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ICA Conference Presentation Practice

Presenters: Skye Wingate, Tessa DeAngelo

May 11, 2017
from 12:00 PM to 01:00 PM

Kerr Hall 386

Presenter: Skye Wingate

Title: Say something! Exploring physiological indicators of the cyberbullying bystander effect

Authors: Skye Wingate, Narine Yegiyan, Tessa DeAngelo

Abstract: Cyberbystanders have the potential to intervene on behalf of a victim when the victim is being targeted by a bully, but often choose not to. Researchers refer to this phenomenon as cyberbystander effect. It is frequently observed, yet little is known about factors that contribute to this effect. The goal of this specific experiment is to develop an initial understanding of how differing levels of message aggression induce certain physiological responses, and how those physiological responses impact subsequent intervention behavior. In this study bystanders were introduced to messages which gradually increased in the levels of aggressiveness while their physiological and behavioral responses were measured. Participants felt more aroused and more negative as the level of attack severity increased. They felt less positive as aggressiveness severity of the messages increase. Physiological responses showed similar patterns. Participants avoided responding to messages with higher levels of aggressiveness severity.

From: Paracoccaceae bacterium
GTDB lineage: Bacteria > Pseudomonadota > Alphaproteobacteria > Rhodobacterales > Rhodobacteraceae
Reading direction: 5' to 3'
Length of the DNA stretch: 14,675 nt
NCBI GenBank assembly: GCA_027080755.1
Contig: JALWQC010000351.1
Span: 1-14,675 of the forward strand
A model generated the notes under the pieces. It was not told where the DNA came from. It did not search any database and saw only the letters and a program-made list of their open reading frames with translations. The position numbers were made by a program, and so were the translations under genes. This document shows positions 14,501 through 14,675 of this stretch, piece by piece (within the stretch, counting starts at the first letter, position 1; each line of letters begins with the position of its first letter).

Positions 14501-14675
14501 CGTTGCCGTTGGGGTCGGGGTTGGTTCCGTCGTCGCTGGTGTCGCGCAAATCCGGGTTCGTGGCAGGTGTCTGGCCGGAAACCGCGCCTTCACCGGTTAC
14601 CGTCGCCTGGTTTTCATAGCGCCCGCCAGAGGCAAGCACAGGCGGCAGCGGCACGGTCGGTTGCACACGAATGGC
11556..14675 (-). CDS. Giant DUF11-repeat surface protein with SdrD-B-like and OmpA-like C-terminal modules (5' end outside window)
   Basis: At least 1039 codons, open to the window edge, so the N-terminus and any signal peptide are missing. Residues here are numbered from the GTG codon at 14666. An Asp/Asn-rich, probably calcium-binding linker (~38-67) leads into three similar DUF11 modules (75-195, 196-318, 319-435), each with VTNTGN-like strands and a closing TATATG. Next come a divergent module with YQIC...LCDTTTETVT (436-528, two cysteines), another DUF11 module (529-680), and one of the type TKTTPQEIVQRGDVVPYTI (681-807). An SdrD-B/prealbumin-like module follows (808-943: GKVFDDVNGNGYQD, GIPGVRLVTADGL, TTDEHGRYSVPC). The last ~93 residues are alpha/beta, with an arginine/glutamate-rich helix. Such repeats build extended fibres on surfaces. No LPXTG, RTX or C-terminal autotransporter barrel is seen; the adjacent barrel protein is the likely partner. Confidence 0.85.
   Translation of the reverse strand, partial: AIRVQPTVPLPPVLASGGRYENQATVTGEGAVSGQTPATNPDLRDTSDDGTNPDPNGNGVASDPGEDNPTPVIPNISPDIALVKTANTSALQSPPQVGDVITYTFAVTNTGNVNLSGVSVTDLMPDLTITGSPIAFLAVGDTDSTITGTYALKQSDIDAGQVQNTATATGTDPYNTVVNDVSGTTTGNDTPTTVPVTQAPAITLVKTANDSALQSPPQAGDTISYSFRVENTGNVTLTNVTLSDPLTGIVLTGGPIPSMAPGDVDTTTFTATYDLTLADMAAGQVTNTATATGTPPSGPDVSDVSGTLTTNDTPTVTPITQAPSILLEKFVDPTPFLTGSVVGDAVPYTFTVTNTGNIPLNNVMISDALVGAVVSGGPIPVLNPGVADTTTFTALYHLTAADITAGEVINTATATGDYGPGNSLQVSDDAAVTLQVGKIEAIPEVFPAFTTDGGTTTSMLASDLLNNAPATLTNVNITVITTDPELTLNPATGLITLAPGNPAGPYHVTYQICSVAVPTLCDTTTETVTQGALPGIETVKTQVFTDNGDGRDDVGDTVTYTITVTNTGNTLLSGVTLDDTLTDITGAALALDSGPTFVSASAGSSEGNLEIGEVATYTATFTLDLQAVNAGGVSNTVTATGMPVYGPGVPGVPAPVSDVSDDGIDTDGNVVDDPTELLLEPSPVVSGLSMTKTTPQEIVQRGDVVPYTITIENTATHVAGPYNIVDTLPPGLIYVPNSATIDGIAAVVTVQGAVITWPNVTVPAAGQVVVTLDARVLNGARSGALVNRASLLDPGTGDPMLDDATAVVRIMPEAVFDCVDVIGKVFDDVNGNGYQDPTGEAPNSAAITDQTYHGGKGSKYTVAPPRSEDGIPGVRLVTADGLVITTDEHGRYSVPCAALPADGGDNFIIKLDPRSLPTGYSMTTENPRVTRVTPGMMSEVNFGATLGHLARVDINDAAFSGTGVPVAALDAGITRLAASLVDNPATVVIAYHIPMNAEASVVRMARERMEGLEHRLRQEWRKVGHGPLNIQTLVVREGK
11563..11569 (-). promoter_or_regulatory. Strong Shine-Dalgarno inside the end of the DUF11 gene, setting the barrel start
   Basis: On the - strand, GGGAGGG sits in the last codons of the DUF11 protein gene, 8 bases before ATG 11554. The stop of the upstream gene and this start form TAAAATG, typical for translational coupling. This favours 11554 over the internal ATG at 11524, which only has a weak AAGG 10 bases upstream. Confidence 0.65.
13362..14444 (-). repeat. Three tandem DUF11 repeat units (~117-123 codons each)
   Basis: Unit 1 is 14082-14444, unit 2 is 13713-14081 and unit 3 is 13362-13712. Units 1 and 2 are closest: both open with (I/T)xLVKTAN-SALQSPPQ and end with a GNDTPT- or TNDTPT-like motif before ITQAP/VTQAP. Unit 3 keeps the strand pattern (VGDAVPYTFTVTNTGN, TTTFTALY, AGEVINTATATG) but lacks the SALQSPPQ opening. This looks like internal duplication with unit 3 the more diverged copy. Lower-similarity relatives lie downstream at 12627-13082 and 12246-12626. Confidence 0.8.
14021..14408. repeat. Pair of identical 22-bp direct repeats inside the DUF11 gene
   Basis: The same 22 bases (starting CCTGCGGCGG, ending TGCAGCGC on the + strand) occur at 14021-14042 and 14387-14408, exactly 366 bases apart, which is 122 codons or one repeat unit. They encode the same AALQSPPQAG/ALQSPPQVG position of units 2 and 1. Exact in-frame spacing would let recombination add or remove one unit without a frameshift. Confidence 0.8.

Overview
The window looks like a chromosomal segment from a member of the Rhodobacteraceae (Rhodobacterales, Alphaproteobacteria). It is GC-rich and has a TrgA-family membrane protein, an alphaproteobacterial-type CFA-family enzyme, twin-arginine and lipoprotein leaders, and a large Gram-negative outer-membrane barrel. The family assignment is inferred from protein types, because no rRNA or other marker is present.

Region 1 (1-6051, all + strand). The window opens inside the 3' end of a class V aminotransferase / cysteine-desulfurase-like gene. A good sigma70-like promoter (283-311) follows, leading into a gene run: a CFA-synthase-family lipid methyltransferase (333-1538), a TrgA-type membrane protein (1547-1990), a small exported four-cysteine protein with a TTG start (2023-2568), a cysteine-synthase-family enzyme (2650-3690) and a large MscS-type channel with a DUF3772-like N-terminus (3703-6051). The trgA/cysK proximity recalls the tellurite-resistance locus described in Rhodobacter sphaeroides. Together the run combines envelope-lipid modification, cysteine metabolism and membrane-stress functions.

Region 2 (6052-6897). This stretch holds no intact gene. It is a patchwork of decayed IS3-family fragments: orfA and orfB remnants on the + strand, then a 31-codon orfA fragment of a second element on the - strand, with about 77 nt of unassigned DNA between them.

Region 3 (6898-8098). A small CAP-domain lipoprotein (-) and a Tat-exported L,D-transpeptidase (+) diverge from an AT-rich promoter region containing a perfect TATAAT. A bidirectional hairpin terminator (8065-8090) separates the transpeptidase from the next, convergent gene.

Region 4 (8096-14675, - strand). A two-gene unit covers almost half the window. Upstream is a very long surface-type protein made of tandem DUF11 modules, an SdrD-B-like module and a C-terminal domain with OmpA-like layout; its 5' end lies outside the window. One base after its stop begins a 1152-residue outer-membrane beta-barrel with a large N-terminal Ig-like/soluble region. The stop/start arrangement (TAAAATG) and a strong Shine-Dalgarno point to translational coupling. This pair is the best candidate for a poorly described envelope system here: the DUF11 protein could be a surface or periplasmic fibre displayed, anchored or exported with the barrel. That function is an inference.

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Presenter: Tessa DeAngelo

Title: Small Cues Make a Big Difference: How E-mail Address, Subject Line, and Time Impact Effectiveness of Initial E-mail Communication

Authors: Tessa DeAngelo, Sarah Pollock, Bo Feng

Abstract: Within text-based computer-mediated communication, individuals use available cues to form initial impressions. This study examines how email cues influence the effectiveness of initial email communication in a professional context. Specifically, a field experiment was conducted to examine how three cues available in email communication – professionalism of email address (professional vs. non-professional email address), clarity of an email’s subject line (clear vs. non-clear subject line), and time of email delivery (morning vs. afternoon vs. evening) – influence the likelihood of the email being read and the likelihood of compliance with a request made in the email. A total of 2,400 professors from 24 institutions across the U.S. participated in this study. The study’s theoretical foundation, expected findings, and timeline for completion are discussed.

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